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It’s the love aquatic in The Shape of Water

Sally Hawkins stars in charming film created by Guillermo del Toro that has director’s trademark surrealism and is stunning to gaze at

16 February, 2018 — By Dan Carrier

Sally Hawkins in The Shape of Water

Directed by Guillermo del Toro
Certificate 12a

GUILLERMO del Toro has created a sumptuous love story, which draws on Hollywood’s boy-meets-girl classics – but with his trademark surrealism throughout.

Elisa (Sally Hawkins) is the cleaner at a secret government establishment who walks into a laboratory armed with a bucket and mop to find a scaly, man-like creature sloshing about in a green slimy tank full of water.

She develops an attraction to the beast and as its fate at the hands of ruthless agent Strickland (Michael Shannon) becomes darker and darker, decides she must do something to help.

With her friend Giles (Richard Jenkins), a struggling, gay advertising artist, and her co-worker Zelda (Octavia Spencer), she hatches a plan.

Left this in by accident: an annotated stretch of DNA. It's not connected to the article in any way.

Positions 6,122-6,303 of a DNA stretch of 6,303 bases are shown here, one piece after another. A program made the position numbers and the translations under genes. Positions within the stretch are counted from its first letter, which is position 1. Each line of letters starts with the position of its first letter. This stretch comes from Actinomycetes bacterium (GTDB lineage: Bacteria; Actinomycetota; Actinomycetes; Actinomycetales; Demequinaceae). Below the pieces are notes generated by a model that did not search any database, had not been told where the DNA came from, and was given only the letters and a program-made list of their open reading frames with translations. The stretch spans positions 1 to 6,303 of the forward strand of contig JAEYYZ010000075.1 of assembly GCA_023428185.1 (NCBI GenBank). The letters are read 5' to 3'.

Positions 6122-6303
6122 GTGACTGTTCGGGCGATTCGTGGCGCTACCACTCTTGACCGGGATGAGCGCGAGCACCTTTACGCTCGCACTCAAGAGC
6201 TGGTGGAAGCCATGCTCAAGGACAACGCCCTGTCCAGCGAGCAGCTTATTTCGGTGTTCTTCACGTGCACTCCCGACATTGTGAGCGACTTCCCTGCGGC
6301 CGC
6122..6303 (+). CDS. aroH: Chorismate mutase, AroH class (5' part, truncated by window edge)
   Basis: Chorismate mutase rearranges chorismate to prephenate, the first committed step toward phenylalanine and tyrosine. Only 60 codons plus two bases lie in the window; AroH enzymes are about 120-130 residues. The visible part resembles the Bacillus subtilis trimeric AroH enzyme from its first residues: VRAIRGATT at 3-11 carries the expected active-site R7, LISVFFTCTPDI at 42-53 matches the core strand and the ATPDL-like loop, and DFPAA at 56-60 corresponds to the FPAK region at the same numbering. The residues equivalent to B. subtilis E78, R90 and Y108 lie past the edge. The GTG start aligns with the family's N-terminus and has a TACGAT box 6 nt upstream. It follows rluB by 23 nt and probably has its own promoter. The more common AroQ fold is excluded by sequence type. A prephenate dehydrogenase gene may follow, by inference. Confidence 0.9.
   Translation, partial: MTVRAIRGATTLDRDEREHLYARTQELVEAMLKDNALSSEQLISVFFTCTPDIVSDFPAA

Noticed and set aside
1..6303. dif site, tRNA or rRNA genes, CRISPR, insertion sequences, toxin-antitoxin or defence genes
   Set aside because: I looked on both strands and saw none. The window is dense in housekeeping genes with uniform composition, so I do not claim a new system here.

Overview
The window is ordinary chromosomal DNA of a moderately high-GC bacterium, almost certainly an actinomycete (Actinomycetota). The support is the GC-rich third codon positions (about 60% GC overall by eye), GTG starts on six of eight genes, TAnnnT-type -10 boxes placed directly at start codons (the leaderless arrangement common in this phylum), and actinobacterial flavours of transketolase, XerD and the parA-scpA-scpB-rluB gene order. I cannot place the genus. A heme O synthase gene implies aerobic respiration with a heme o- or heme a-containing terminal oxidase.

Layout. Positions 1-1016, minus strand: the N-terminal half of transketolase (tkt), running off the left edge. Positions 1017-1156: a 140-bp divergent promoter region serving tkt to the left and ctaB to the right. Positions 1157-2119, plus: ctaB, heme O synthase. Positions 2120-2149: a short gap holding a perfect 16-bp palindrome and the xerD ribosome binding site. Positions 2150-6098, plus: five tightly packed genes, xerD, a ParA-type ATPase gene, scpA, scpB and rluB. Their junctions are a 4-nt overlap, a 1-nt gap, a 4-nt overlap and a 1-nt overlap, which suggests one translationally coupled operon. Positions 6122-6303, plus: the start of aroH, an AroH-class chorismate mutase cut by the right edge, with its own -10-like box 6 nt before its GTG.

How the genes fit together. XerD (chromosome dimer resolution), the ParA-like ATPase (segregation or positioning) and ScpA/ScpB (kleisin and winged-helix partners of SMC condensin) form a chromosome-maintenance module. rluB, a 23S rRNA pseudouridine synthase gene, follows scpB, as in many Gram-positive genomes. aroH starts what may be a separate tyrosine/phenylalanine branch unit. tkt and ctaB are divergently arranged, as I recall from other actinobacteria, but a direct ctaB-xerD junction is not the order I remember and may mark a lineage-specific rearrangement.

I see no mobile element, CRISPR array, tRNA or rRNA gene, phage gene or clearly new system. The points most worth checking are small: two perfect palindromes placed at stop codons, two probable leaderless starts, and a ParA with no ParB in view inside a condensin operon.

This is a love story set on a Cold War stage. It’s riddled with the paranoia of the period, and includes X-Files CIA characters, Reds under the Bed, an alien-like life form and nods to the space race. But, above all, it is a touching tale of attraction and affection. Elisa’s relationship with Giles, her next door neighbour, two loners who rely on each other for support and company, is all about gentleness. They are admirable heroes.

And while the film tacks its way through a plot to an obvious ending, it has enough charm to keep you interested in seeing the inevitable play out.

Del Toro has a beautiful visual imagination – it’s been his calling card in films such as Pan’s Labyrinth – and it is expressed here in every shot. The Shape of Water is stunning to gaze at, full of period detail that has been hyper-sensitised.

Then there is the music: this is a film that draws on the song and dance of Hollywood’s Golden Age and has plenty of Benny Goodman playing throughout.

While sending up US Cold War politics, it celebrates the culture of the nation’s cinema. It even includes a skit where Elisa expresses her emotions by flying into a Jerome Robbins-style dance routine.

There are nods to the Civil Rights era and homophobia to tip the idea of societal norms on their heads.

Here, the idea of being “normal” means nothing: the strait-laced man in a smart suit, with two perfect children and a wife at home, has often been presented as a paradigm of the regular guy in American culture.

Instead, those who are considered to be “outsiders” – a mute single woman, a gay man, and a scaly beast fished out of the Amazon – have more humanity than the McCarthyite defenders of the Stars and Stripes.


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